Both Abbott and Weir have impressed me mostly with their skating styles and gave us all something for every mood we're in, movie suspense, drama on ice, fun skating, simple elegent skating, etc. And the best part is that they're not done skating yet. I'm looking forward to all their future skating, no matter what their results will be or have been.
  13. pinky166

    pinky166 Well-Known Member

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    Abbott is a better skater than Weir, yet Weir has achieved more, so while Jeremy's competitive results are somewhat disappointing for a skater of his calliber, Johnny's aren't as much, because he wasn't as prone to folding under pressure.
  14. Alex Forrest

    Alex Forrest Banned Member

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    Well, I guess it depends on how you define a career. I much much much prefer Abbott. Had I skated competitively, I would rather realize my skating on the level of Jeremy Abbott than being a National Enquirer type who coasted like Weir. I was quite taken with Weir at Cleveland 2000 Nats even though he totally blew the LP. He was clearly a standout. I enjoyed his 2002 performances and was happy when he won in 2004. But then his skating just stagnated, his artistic sensibilty was more just a shock value and superficial choreo. Let's just say that if I had to choose from I would much rather realize myself skatingwise as Jeremy Abbott than Weir. YMMV. Abbott's 2010 Nats program would have won Olympic gold, it was blissful. Weir was NEVER in contention for Oly gold. Then Abbott bombed, but his skating is really what everyone should strive for. Weir? Not really unless you think Lady Gaga programs deserve high PCS.

    It was sort of would you rather have been Bowman or Wylie? I'd rather have been Wylie, though Bowman was more successful, at least as an amateur minus Paul's Oly medal. Like Weir, I found Bowman very superficial in his movements and musical interpretation. But like with Abbott, I always thought that Wylie had some brains backing up his skating, that there was plenty of thought and nuance.
    Last edited: Jan 23, 2013
  15. sadya

    sadya Active Member

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    Interesting comparing those situations. Perhaps you're right. Personally, I enjoyed both of those too, I loved the skating of Bowman as much as that of Wylie. I do think Bowman had amazing skating skills though, even though the focus on his personality on ice (and off ice) took the attention away sometimes of what he was doing on his blades.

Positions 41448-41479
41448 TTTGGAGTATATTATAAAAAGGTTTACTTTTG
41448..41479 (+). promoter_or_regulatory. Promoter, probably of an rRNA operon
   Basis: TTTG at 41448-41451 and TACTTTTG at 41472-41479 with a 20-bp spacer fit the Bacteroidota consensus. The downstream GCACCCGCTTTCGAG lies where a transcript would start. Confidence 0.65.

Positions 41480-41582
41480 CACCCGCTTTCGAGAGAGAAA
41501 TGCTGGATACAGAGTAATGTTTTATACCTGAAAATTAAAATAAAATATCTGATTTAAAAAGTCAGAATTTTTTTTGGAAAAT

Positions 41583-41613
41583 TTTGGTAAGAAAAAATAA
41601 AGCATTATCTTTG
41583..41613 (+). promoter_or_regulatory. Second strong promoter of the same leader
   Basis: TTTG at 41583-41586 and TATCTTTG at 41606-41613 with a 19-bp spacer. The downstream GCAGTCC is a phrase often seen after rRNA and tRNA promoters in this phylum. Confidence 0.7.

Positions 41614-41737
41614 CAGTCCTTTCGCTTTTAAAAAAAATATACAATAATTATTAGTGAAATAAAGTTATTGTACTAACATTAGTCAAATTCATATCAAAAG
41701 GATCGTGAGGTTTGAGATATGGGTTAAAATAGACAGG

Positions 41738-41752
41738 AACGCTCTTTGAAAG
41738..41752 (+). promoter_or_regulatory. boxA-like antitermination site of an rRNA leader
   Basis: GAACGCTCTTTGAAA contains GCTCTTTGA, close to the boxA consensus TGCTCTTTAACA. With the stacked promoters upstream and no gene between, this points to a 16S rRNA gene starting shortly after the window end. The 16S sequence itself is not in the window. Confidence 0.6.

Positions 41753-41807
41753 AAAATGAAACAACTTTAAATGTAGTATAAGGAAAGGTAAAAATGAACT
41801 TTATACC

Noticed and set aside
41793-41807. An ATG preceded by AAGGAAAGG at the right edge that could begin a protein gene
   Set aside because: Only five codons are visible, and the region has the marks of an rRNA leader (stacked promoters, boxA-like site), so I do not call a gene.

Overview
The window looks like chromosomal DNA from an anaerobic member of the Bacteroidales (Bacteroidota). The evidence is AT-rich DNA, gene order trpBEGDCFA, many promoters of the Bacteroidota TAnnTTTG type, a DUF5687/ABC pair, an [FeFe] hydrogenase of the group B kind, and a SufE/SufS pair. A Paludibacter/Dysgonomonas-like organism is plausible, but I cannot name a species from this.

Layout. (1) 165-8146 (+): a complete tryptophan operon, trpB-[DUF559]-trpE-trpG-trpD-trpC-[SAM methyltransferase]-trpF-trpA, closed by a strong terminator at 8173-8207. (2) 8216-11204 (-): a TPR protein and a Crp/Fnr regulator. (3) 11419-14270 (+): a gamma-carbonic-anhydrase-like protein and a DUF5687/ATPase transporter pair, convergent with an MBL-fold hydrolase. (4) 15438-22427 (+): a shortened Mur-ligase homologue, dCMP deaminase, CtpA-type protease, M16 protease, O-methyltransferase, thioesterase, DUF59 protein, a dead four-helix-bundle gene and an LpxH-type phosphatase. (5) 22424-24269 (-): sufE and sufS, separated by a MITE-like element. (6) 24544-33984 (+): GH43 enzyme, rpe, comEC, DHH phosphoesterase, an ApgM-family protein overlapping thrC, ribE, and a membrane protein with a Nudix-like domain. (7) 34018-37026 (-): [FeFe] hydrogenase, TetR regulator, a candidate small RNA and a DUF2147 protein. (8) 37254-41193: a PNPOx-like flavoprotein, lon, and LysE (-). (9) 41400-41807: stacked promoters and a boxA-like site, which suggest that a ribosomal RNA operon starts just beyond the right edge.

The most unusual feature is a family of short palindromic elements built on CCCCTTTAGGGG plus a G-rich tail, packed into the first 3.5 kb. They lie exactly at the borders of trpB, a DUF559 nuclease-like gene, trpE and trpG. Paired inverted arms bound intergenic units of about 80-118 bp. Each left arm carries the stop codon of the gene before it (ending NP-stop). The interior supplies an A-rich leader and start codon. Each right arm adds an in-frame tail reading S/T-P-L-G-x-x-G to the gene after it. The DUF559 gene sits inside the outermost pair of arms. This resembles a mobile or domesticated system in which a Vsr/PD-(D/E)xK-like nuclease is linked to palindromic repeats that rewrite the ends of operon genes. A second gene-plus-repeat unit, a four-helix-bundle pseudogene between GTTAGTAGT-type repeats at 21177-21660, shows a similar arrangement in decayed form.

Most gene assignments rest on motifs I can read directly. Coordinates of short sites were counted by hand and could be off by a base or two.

It's great to have many different types of great skaters at the same time, it makes the competition more interesting and entertaining. I remember downloading a fluff peace about the different personalities of Bowman and Wylie. They showed Bowman relaxing and hanging out while Wylie was studying and working hard. They said something like 'every mother wants her daughter to be with Wylie while every daughter wants to be with Bowman', the words were different of course. It was a long time ago since I watched the fluffs and interviews from that era. I remember Browning once saying that when he first saw Bowman skating, he thought he'd never beat him.
  16. Sasha'sSpins

    Sasha'sSpins Well-Known Member

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    ^^^
    THIS.

    Johnny has had the greater success overall. And a reality show to go with it!
  17. TheIronLady

    TheIronLady New Member

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    Jeremy also did not beat Johnny last time they went head to head.
  18. aftershocks

    aftershocks Well-Known Member

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    But Alex Forrest, Johnny Weir was in second place after the sp at 2006 Olympics behind Plushy, and Johnny should arguably have been in front of Plushy (but Plush had the longevity and rep status, plus more political backing obviously). Certainly, Johnny skated more smoothly with exquisite ride-out on his jumps and much better choreography than Plushenko. It was a given that Plushenko was going to win gold at that Olympics though. Still, Johnny actually was at the least, "in contention" for Olympic gold in 2006. He "missed the bus" and didn't skate well in the fp, as is well known, but that doesn't mean he "was NEVER in contention for Olympic gold."

    Also, Johnny skated very well at 2010 Olympics and arguably should have been in contention for at least the podium, but his political stock which was never very high (domestically or internationally), had dropped so low by then. He still had the talent, but they locked him into sixth place even though he skated better than at least two guys placed in front of him in both sp and fp. In addition, of course, Johnny was in contention for gold after the sp at 2008 Worlds, and he was also in contention for the podium at 2004 and 2005 Worlds.
  19. judgejudy27

    judgejudy27 Well-Known Member

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    I wouldnt say Johnny was a gold contender in 2006. Plushenko was the only gold contender really. If anyone had a very outside shot to beat him if Plushenko made mistakes it was Lambiel or Joubert, nobody else. Yes he was 2nd in the short program with one of the only clean shorts of the night so kudos to him, but he was 10 points back of Plushenko, so that isnt in contention for gold in that sense either. Weir never had any possible hope of winning the actual gold medal either in 2006 or 2010, and I would concur he was definitely not in contention for it. He did have a shot to medal in 2006, along with about 8 other guys.